This thesis will assess cell phone service coverage in the USVI during normal and disaster situations. This work will map the current wireless infrastructure on the island of St. Croix (STX), develop models for cell phone coverage and reception, and use those models to test coverage and access during “what if?” situations that simulate realistic worst-case situations like hurricane disasters. Together, the data curation, model development, and analysis will support the design and operation of resilient communications networks in the USVI.

Our model will utilize previous thesis work on wireless network resilience and use a defender-attacker- defender model to analyze the impacts of threats on network coverage. The model will also leverage current thesis work on the power grid and ISP networks because the cellular network is dependent on both of these systems and the status of those systems will sometimes dictate the status of the cellular network. The final output of this thesis will be recommendations on how to maintain cell phone service with those losses or build in redundancies to minimize losses.

Synthetic Network Generation and Vulnerability Analysis of Internet Infrastructure Systems in the U.S. Virgin Islands

Major Brian Moeller, USMC (2020) [Read Executive Summary]

In September 2017, Category-5 Hurricanes Irma and Maria struck the U.S. Virgin Islands (USVI) within a two-week period and collectively devastated homes, businesses, and infrastructure throughout the Territory. In particular, the loss of hardline telecommunications infrastructure during the storms significantly impacted emergency response and recovery operations. The operation and management of the Territory’s telecommunication network is, unfortunately, spread out over a mixture of public and private entities who have considerable economic incentive to hide or obscure information about their systems. As a result, there is no organization or community with operational view of the USVI telecommunication system which makes vulnerability analyses of the system challenging.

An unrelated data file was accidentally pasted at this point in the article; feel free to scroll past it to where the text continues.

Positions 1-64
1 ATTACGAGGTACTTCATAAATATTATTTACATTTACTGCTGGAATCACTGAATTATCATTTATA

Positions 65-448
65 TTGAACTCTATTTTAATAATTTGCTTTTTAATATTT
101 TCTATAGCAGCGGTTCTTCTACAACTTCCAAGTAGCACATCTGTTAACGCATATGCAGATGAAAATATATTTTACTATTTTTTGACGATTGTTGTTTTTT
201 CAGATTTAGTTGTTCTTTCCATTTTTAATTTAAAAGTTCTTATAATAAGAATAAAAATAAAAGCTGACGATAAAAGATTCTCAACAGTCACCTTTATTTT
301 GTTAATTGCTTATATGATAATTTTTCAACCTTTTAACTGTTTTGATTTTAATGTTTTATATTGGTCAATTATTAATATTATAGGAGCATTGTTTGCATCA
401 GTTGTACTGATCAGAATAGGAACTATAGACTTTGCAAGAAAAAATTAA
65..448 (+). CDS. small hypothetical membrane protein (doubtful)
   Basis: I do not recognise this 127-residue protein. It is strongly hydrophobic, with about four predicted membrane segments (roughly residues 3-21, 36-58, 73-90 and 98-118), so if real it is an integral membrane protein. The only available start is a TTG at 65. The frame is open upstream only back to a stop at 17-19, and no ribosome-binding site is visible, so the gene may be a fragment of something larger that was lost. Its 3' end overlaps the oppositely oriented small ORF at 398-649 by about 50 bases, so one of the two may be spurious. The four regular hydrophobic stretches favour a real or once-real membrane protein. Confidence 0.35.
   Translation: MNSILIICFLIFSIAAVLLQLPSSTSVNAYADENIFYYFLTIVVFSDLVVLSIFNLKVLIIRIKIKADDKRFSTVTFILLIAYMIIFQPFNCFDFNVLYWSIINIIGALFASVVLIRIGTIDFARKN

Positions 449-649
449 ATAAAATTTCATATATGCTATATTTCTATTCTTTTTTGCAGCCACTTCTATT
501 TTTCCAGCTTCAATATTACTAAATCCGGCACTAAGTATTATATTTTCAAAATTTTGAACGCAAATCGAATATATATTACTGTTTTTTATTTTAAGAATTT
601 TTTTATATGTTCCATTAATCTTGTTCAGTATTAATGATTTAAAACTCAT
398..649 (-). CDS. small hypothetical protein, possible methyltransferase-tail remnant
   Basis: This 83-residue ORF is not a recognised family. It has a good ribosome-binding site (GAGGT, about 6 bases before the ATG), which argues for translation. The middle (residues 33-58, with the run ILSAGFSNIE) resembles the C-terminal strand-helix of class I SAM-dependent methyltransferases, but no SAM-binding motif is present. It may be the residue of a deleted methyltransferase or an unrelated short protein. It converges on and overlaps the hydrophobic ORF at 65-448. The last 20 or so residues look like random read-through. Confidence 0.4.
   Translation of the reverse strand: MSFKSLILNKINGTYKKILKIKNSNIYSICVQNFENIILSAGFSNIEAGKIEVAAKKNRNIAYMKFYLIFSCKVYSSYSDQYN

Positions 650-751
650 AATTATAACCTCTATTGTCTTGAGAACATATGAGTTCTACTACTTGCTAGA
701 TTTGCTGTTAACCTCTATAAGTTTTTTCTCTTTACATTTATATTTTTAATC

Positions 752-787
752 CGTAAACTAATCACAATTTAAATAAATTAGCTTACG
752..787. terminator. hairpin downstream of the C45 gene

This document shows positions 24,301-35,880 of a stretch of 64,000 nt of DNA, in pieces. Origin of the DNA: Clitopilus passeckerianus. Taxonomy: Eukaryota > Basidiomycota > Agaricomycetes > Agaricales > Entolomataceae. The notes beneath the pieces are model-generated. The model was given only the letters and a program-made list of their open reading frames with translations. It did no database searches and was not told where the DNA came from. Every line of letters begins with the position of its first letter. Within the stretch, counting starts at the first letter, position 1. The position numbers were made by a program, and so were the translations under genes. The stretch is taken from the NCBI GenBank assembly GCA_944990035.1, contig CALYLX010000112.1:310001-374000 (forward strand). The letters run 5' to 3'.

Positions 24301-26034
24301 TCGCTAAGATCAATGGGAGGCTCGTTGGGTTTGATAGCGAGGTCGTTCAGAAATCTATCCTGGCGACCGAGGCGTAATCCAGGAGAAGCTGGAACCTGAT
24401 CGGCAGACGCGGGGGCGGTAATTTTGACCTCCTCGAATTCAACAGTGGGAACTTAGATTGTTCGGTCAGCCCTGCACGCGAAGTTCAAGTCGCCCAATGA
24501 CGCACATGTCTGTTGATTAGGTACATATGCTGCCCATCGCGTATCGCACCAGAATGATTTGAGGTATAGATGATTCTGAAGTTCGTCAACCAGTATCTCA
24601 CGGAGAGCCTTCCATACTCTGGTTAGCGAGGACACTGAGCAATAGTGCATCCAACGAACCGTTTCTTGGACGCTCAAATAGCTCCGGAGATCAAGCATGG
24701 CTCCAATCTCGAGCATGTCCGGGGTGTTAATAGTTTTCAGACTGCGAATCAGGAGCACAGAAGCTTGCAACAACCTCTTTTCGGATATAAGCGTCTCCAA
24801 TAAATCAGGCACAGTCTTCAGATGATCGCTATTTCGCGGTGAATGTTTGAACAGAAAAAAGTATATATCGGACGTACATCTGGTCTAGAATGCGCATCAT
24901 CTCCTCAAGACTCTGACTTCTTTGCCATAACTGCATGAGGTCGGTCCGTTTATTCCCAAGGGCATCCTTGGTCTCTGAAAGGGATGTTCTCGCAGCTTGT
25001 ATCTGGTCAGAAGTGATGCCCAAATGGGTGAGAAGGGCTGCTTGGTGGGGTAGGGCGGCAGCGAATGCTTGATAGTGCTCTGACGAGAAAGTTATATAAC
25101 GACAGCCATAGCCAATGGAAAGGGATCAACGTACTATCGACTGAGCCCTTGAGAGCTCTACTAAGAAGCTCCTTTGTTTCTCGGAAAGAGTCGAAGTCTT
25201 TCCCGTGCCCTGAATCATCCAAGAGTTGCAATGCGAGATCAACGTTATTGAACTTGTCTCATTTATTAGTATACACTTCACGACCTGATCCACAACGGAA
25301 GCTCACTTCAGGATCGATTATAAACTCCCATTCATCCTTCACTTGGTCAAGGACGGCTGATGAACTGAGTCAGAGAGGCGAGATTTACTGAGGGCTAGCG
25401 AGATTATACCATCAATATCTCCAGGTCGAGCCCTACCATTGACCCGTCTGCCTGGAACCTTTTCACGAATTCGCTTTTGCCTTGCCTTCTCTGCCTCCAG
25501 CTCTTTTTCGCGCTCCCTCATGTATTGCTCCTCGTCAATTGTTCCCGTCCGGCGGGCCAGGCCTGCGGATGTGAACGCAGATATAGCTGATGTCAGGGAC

This thesis focuses on overcoming these challenges by creating a synthetic model of the USVI hardline internet backbone that facilitates operational resiliency analysis. Synthetic networks embed the characteristics and function of the actual system for analysis by incorporating generic or functionalized information to avoid issues with proprietary information. The goal of this thesis is to:

  • Produce a curated geospatial data set that aggregates public and private telecommunications systems data into a single repository for modeling and analysis.

  • Develop a synthetic network model that produces realistic internet network maps.

  • Conduct network and vulnerability analysis on those models.

    This work is in support of Federal Emergency Management Agency (FEMA) response and recovery activities and part of a broader FEMA-funded effort by the Naval Postgraduate School (NPS) to assess and improve the resilience of interdependent USVI lifeline infrastructure systems [1]. This thesis additionally supports several other complementary efforts with the University of the Virgin Islands (UVI) to develop a next-generation Hazard Mitigation and Resilience Plan for the Territory.